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Many years ago, a rap poet by the name of Akinyele dropped a song called "Put It in Your Mouth." While some could perceive the song as misogynistic, it snuck into the clubs, car radios and mouths of women everywhere. Along that same vein is LoveRance's "UP!" a club-happy jam, which features none other than 50 Cent. He and LoveRance talk about eagerly working a woman's lower half, by beating it up, up, up.
It seemed like pixie pop folkster Sia would never be caught dead on a track like this. But, with the rhythmic beat and optimistic tone to the song, perhaps Sia saw this as a good opportunity to rock with musclebound musician Flo Rida. The song reflects that in betweeny hip-pop that mixes dance with rap, and the result is shamelessly jumping around your room like the opening scene of a bad '80s movie. Bad meaning good.
Even if you're too young to drink liquor, this song makes you want to fill a red Solo cup with apple juice and raise it like you're toasting to the good life. This Houston, Texas rapper adopted his moniker through a phonetic interpretation of Kurt Cobain's name. Everyone knows the late Nirvana frontman rocks, and so does Kirko Bangz. His introductory track became a surefire hit. Dare we say, he Bangz, he Bangz?
Think of one song Rihanna's released since "Pon de Replay" that hasn't been a total hit. Go ahead, we'll wait. After "We Found Love" closed out last year with a bullet, RiRi goes ahead and drops this mainstream monster on us. Then she turns around and adds her controversial ex-boyfriend Chris Brown to the remix. Why is Rihanna so damn successful? Because she simply doesn't care. She knows how to start a party, and it's not even her birthday.
The R&B Prince of Controversy is another consistent hitmaker. As C. Breezy ventures further and further into the dance scene, he bridges the gap between the U.S. and overseas by making an accessible combination of sounds. This song opened 2012, and will probably close it too. People rarely get sick of Chris Brown songs when by now they should be. Come on, you know you still bump "Run It" from time to time. Admit it.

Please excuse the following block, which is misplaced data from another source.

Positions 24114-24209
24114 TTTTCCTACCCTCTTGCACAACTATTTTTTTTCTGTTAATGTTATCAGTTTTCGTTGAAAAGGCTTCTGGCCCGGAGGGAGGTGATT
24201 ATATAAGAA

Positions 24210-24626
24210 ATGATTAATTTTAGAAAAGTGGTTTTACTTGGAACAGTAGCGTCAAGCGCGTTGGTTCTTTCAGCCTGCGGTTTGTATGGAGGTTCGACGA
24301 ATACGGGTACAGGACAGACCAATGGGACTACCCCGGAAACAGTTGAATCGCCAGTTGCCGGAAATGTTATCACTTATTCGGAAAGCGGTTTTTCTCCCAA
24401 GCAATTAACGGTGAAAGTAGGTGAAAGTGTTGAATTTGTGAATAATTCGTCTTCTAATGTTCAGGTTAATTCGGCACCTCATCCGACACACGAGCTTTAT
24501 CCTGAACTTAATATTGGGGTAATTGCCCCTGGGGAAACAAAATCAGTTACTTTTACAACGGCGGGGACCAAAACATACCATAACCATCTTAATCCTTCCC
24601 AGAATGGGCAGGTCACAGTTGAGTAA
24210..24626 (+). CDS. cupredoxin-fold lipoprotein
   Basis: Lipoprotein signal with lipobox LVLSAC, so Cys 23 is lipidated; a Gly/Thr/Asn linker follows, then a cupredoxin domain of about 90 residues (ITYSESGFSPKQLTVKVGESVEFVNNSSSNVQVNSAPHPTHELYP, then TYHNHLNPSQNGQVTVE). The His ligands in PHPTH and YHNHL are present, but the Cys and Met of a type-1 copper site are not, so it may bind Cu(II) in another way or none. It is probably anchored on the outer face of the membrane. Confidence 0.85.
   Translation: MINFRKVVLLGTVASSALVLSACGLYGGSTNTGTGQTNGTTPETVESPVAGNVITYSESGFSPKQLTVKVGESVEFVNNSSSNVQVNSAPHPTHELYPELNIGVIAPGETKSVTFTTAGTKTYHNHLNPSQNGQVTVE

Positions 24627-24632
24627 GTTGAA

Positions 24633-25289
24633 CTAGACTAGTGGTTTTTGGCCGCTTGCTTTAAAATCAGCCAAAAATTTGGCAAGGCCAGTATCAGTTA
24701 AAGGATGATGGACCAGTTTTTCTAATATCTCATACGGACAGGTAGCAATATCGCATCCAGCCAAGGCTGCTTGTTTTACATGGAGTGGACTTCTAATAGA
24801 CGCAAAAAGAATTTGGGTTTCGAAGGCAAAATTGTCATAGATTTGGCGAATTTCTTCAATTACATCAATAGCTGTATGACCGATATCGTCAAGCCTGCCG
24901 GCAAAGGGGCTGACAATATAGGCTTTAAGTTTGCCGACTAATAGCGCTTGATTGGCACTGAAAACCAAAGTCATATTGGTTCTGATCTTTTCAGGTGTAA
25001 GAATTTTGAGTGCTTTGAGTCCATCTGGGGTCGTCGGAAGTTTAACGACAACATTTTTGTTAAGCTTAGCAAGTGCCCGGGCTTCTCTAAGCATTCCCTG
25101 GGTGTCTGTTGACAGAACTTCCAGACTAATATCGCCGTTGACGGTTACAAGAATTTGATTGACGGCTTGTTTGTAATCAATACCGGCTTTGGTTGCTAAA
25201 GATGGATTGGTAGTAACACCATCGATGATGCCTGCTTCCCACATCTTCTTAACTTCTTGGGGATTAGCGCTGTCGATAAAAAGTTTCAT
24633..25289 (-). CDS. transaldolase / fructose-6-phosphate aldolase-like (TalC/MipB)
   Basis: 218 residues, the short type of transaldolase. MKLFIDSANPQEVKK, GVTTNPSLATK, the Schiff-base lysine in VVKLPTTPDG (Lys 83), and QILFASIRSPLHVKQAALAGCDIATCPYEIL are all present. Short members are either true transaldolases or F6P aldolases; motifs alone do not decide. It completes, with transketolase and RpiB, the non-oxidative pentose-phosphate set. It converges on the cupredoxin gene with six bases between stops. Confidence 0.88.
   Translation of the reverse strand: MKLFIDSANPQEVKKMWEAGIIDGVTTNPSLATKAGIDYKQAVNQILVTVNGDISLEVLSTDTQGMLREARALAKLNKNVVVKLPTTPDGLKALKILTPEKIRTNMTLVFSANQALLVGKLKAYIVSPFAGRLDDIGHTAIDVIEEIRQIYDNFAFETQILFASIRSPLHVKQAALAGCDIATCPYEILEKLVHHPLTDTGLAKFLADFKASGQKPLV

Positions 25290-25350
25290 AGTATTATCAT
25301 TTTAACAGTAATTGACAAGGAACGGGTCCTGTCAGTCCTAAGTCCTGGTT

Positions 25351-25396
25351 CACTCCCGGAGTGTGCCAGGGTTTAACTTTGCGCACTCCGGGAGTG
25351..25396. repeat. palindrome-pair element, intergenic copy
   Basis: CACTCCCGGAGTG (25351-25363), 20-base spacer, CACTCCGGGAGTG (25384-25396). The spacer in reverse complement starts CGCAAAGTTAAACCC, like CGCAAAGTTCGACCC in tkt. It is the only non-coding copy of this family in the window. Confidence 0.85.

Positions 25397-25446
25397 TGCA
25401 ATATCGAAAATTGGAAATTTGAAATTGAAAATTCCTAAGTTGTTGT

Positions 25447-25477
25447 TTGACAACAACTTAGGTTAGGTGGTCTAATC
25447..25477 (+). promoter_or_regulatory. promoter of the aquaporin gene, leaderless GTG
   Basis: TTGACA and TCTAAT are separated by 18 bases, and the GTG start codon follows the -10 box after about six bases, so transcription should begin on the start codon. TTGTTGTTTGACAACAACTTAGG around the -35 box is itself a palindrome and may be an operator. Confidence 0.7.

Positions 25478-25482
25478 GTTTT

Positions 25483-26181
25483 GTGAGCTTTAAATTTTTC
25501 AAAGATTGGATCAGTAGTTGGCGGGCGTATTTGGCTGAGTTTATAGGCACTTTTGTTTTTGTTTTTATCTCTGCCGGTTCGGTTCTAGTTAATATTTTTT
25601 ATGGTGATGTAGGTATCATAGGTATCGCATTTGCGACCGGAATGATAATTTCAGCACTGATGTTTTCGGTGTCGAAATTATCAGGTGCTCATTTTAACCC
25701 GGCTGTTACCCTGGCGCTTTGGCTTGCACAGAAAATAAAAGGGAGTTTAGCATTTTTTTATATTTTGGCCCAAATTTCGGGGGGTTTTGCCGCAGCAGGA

Rawse always crafts tracks that make your inexpensive car transform into a Maybach once it hits the highway. The hook sounds like it was sung by a contestant on "American Idol" who didn't make it to the second round. That's a win though, because everyone who can't sing can surely sound like a star with this ditty. This song was also the gateway drug for the infamous beef between Common and Drake this year, when the Chi-town MC dissed the Young Money rhymer over this same beat. Whoops.
Leave it to Ursh to get right back on the hobbyhorse of quite the explicit lyrics once the ink on his divorce papers finally dried. Wait, then again, when isn't Usher singing about sex? This seductive track brings Mr. Raymond to brand new falsetto heights while he sings about the never-ending cycle of makeups to breakups in some relationships. Sure the breakups suck, but we all know how good the makeups can be.
We spent the latter part of 2011 riding off the high of Watch the Throne in all of its intense designer label name-dropping goodness. Then Kanye West comes with the unexpected "Theraflu" -- whoops, we mean formerly "Way Too Cold" and now titled "Cold." Right after that track, he drops this bomb of "Mercy" on us. With reflections of chopped-and-screwed sounds, plus some graphic lines from Kanye and friends, this song could get any girl on the stripper pole.
The day Nicki Minaj dropped "Starships" was the same day more than half of the human population started to hate her. Two days later, that same half couldn't stop singing the song. That's the beauty of Nicki Minaj; she makes you love her. While "Starships" brought the Nickster into a totally pop direction, it was way too infectious to deny. The effort set the stage for Pink Friday: Roman Reloaded and added another notch on Barbz's belt.
One of the bigger songs of 2012 was about one of the biggest events in 2012. Jay-Z and Beyonce brought their first child, Blue Ivy Carter, into the world. Jay was so overjoyed that he wrote a song about it. For the first time, he let his emotions out on paper. Maybe "Glory" doesn't have the replay value of the aforementioned club anthems, but it was by far the most heartfelt.